Menstruation is inevitably part of a female’s life. Moreover, it signifies a girl’s transition to puberty and into womanhood. However, many young girls have little knowledge what occurs during menstruation. As a result, many young girls are nervous and even embarrassed to talk about it.
Young girls and menstruation
Girls usually have their first menstruation, medically called “menarche”, between 10 and 15 years old. However, it would depend on a girl’s physical development as to which age she will have her first period. If “menarche” happens, that means a girl’s reproductive system has fully matured.
Usually, there are telltale signs that a girl is about to have her first period. For one, menstruation usually starts at least two and a half years after her breasts develop. Moreover, she may also notice an increased amount of clear discharge coming from her vagina.
Technically, there’s no need to worry about it – it’s part of the process. However, if there’s itchiness and strong odor coming from the vagina or the discharge, it is best to consult to consult a doctor to rule out possible medical conditions.
For first timers, it’s natural to feel anxious seeing blood on your underwear. That is why it is important that young girls are assured and educated about this female matter.
Menstrual hygiene management around the world
As mentioned earlier, menstruation is an inevitable part of womanhood. However, many of us do not realize how blessed we are to have adequate facilities and feminine hygiene products to help women deal with their menstruation.
According to a report by The World Bank, “at least 500 million” females, both women and young girls, do not have access to adequate facilities as part of menstrual hygiene management (MHM). More than that, many countries especially in Africa and Asia lack such menstrual hygienic facilities in public places where it is needed the most. These include schools, places of work, and public health centers.
When we say facilities, these include sanitary pads, water to wash hands, clean toilets with locking doors, and disposal areas for sanitary pads. As a result, a lot of women and girls are left to have no “dignifying” ways to maintain their menstrual hygienic routine.
Due to the lack of MHM in their respective areas, many girls choose to drop out or miss school due to their “inability to manage their menstrual hygiene in schools,” the same World Bank report added.
In fact, a separate report from UNESCO revealed that 10 percent of girls in Sub-Saharan Africa miss school during their menstrual days. Since menstruation occurs every month (assuming that a girl has a regular menstrual cycle), just imagine how many classes these girls miss in an entire school year.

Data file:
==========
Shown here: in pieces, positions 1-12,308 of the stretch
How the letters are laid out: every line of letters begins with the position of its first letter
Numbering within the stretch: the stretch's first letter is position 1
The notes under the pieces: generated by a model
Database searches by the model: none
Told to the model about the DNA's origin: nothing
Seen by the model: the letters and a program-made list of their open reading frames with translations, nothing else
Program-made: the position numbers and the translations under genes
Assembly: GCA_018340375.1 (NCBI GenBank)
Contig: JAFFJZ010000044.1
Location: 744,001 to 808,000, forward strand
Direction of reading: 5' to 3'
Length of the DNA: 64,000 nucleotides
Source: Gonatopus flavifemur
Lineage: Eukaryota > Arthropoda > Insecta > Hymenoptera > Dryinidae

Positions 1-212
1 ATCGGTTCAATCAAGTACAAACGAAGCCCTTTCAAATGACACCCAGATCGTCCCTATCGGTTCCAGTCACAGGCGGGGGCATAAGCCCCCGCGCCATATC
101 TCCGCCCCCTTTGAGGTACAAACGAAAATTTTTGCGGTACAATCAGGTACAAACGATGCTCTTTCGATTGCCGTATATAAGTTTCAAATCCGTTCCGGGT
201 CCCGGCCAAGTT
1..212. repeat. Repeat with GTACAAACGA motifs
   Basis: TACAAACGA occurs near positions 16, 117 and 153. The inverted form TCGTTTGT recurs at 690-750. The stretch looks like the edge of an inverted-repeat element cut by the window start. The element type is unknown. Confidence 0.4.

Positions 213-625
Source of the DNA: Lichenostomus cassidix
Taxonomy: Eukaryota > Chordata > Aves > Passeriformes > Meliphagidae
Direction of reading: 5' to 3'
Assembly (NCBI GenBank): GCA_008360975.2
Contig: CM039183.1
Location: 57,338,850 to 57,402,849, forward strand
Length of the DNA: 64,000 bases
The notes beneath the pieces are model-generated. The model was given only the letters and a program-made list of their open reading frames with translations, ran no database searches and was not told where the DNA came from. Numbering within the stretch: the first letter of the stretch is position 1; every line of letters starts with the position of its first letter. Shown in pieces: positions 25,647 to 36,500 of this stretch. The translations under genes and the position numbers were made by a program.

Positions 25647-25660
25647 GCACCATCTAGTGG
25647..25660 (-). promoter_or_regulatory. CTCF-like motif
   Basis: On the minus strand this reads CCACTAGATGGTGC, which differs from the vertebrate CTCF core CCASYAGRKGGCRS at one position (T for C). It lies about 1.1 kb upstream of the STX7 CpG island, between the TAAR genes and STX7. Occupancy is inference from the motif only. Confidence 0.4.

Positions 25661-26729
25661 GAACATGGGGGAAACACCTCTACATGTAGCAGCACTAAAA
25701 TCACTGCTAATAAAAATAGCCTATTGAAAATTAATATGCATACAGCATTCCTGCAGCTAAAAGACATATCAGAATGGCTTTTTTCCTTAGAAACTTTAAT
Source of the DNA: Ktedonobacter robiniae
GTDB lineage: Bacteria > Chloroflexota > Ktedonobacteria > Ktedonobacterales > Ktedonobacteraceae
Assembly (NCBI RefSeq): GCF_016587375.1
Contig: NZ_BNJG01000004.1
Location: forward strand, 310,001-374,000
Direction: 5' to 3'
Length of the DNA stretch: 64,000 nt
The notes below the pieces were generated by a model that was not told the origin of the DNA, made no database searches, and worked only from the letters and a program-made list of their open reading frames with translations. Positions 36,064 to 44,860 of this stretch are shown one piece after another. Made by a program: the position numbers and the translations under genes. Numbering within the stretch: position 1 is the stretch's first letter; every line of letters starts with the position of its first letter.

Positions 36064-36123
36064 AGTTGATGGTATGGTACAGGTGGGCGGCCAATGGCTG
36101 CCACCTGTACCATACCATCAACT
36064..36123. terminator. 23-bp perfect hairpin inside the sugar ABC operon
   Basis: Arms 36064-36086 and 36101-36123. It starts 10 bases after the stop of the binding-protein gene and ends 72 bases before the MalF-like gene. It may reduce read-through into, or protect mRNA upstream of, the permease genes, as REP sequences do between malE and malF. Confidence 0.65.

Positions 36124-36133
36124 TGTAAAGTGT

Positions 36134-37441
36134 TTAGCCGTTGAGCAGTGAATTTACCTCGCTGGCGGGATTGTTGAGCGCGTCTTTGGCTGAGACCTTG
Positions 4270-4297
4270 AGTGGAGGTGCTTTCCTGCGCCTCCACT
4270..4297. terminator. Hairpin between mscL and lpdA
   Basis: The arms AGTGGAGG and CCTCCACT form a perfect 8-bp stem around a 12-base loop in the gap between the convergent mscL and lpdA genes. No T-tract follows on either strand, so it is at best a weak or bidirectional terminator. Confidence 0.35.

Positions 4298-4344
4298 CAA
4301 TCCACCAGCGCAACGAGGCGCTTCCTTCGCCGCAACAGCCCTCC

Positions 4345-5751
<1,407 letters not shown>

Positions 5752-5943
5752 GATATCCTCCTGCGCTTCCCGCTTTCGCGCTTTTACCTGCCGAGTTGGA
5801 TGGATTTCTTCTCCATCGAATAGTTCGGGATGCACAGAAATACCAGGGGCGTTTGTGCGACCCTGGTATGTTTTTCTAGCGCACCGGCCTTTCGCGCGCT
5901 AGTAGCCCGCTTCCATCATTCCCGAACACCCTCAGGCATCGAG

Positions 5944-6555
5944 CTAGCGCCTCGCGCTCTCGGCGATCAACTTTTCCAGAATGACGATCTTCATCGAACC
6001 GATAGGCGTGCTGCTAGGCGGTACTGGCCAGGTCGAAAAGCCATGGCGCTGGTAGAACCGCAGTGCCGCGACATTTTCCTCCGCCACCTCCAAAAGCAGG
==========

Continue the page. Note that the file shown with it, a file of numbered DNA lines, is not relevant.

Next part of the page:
The cultural stigma of menstruation
Another challenge young girls and women face in many countries is the cultural stigma of menstruation. Apparently, many cultures consider menstruating girls and women as “dirty”. As a result, they are forced to exclude themselves from other people – even from their immediate families – and other activities during their menstrual period.
Such beliefs not only compromise women and young girls’ overall health, but also lead to general misinformation about menstruation. More alarming is because of this limited information about MHM, many women suffer discrimination and even maltreatment from other people.
With all of the above-given situations, promoting MHM is a must especially in less fortunate countries. MHM is more than just maintaining a proper hygiene. Rather, it also involves giving girls and women a chance to live a life with decency and dignity. More so, MHM is crucial to lessen the number of girls missing school due to their periods, or women living in isolation during their menstrual cycle.
Starting from the basics
To break off the widespread epidemic of misinformation, educating people about menstrual hygienic management is crucial especially among the youth. As adults, it is also our responsibility to teach young girls all about menstruation. In dealing with it, one must be open-minded and should not sugar-coat facts. In other words, set the facts straight and get to the point.
Not only young girls need to be educated about menstruation but also boys and men. Just because they don’t experience this “monthly visitor” does not mean they are already exempted. In fact, it is them that should be more understanding with what girls and women go through every month.
For one, having menstruation is not easy. Most of the time, menstruation comes unexpectedly even if you have a regular cycle. As a result, many women can be caught off-guard and end up staining their underwear, dresses, and pants. More so, many women around the world experience dysmenorrheal cramps along with their period that can affect their schooling or work.
For school girls, it is important to know some basics in dealing with menstruation while at school. Here are some must-haves in your “menstrual kit”: